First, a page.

Similar to my past observations on KFC, this Shanghai McDonalds seems really eager to hire. I'm always amazed by how happy and cute the pictured workers always are. Happiness is also the theme of the banner message: Join McDonalds and take the first step towards happiness. The message is particularly clever because it capitalizes on how the character that makes the "Mc" sound has the same pronunciation as the character 迈, which means to step.
McDonalds is also a great example of Balassa-Samuelson effect. Even if aggregate productivity grows much faster in China than in the United States, it's unlikely that a Chinese McDonalds franchise can raise its productivity any faster than an American McDonalds franchise. Just look at the registers; how do you expect the cashiers to ring people up any faster?
The low productivity growth can ultimately be traced to one factor: there's not much space for innovation within McDonalds. No doubt, running a McDonalds franchise is no easy task, but for the individual cashiers, cooks, and janitors, there's only so much you can "learn-by-doing". Compare this with other sectors such as, solar panel production or apparel, and you can see why there's a large productivity differential between fast food and manufacturing.
These two factors, aggressive hiring and low productivity growth, are connected; the second can lead to the first. This is not necessarily only because low productivity growth requires a higher amount of labor to produce the same amount of product, but rather also because low productivity enables employers to abuse an initial probationary period to hire more aggressively with minimal downside. During probation, employees can be fired without cause and are paid lower wages. Limited room for innovation means there's little need to train employees to create new techniques, thereby shortening training times. Since training time for an average employee is relatively low, McDonalds can afford more worker turnover without significantly impacting productivity. But to fill this demand for workers, they need to aggressively hire. This is arguably a violation of Chinese labor laws, but given McDonald's other violations, it should not a surpise. Chinese labor laws such as minimum wage and worker's insurance have also been frequenly abused by Yum Brands, the parent company of KFC, Pizza Hut, and Taco bell.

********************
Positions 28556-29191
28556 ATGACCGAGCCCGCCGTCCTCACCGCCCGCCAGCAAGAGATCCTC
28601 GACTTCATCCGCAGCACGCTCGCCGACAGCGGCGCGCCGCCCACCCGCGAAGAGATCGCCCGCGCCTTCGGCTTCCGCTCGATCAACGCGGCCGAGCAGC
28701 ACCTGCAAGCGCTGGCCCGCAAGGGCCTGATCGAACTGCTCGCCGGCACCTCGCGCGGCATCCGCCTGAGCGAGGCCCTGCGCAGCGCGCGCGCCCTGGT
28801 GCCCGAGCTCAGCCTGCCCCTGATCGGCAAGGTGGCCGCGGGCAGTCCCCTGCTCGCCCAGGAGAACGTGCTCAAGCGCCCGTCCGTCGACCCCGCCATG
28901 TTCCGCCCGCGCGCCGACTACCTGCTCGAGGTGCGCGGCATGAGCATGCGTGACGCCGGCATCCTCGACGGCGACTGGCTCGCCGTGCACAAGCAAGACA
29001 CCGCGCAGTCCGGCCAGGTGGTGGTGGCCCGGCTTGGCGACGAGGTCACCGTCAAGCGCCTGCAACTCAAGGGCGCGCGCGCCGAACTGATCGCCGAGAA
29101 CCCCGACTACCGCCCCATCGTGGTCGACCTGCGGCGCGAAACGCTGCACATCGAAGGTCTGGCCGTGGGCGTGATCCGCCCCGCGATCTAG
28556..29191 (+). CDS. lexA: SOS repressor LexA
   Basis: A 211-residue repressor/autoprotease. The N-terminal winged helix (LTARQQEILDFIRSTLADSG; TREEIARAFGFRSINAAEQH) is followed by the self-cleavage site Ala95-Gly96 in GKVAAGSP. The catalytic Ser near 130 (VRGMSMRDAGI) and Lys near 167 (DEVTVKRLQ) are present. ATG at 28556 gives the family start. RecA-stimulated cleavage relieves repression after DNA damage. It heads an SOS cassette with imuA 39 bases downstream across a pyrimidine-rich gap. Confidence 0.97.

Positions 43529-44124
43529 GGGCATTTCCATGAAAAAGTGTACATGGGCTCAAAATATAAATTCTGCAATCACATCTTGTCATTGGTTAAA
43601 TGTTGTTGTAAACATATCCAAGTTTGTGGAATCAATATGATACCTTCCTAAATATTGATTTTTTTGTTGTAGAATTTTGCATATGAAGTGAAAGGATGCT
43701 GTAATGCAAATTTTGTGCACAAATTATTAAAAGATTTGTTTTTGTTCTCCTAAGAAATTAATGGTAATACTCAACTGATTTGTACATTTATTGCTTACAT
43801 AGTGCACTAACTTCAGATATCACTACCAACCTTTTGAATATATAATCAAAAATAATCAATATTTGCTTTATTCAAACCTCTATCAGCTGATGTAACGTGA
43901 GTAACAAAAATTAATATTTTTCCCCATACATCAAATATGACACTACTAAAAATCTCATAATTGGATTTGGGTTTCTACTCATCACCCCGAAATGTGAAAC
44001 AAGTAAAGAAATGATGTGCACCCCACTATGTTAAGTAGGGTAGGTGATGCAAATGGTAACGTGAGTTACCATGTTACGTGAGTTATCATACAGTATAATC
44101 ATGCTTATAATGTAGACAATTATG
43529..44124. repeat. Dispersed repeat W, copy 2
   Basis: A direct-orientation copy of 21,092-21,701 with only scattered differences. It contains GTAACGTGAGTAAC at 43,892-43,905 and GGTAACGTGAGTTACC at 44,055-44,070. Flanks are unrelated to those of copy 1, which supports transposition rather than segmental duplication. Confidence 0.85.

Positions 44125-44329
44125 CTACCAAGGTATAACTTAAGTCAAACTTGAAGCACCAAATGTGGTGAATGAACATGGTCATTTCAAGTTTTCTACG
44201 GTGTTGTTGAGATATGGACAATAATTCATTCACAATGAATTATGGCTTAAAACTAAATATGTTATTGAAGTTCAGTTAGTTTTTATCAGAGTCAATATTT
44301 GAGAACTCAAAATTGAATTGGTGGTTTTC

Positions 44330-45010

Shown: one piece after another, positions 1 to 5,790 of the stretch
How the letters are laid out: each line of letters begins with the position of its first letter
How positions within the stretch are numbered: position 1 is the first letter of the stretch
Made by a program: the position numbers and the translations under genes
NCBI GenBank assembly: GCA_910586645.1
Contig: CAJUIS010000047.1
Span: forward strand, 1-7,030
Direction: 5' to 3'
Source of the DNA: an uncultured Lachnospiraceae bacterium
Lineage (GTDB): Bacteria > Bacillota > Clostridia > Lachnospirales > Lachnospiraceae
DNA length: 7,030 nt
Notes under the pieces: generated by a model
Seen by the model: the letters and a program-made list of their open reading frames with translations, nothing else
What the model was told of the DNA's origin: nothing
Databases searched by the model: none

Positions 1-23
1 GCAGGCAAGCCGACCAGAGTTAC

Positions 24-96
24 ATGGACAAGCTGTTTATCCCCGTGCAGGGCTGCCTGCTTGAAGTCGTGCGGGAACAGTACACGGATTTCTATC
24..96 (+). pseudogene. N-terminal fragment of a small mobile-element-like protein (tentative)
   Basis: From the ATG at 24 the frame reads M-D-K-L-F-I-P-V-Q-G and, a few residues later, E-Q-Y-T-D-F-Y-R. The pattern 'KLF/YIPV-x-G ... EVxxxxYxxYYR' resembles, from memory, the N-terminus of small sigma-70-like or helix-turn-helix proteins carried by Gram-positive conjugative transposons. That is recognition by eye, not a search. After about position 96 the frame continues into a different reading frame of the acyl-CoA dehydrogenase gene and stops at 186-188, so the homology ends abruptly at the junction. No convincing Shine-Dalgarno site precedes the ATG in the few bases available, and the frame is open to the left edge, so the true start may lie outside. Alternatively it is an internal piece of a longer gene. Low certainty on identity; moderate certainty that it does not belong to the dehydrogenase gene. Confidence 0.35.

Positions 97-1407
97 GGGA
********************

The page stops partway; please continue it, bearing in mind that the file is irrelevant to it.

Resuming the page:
This story is problematic because it contradicts the idea that there's a labor shortage. If workers are hard to find, how can McDonalds and other fast food restaurants afford such high turnover? A possible explanation is that they pay high enough of a wage to entice workers from other restaurants, and therefore exacerbate the worker shortage for other businesses. Yet because they do not advertise as aggresively, I do not notice.
Another possibility is that the target demographic, college students, is not the same demographic of workers that coastal plants are lacking. College students often won't or can't hold low-skill manual manufacturing jobs, but they may be willing to take up a job at a McDonalds while they go to school. College workers also reside in a grey area of labor law. Guangdong marketing director of Yum Brands has been on record saying "part-time workers are neither full-time workers or non-full-time workers (既不属于全日制用工也不属于非全日制用工)" to justify the low pay of part-time college student employees. Ignoring whether this is ethical, if college students are advantageous from a labor/wage perspective, this would match both the type of advertising we see on both the KFC and McDonalds hiring notices with the concept of a skill mismatch. The firms would have an incentive to hire college students to save on wages and insurance fees, not to capitalize on their unique skills.
The story from here would be that China does not suffer from just a lack of workers, but rather that there's a severe skill mismatch. College students, who should be building human capital, are being cycled through low-skill, low productivity jobs. This pushes the unskilled to even lower productivity jobs such as street sweeping or selling road-side trinkets. Yet while all this happens, coastal firms struggle to find enough talented workers to stay open. This, of course, does describe the Chinese labor market in much depth, but it does point to a key structural problem holding back further Chinese growth.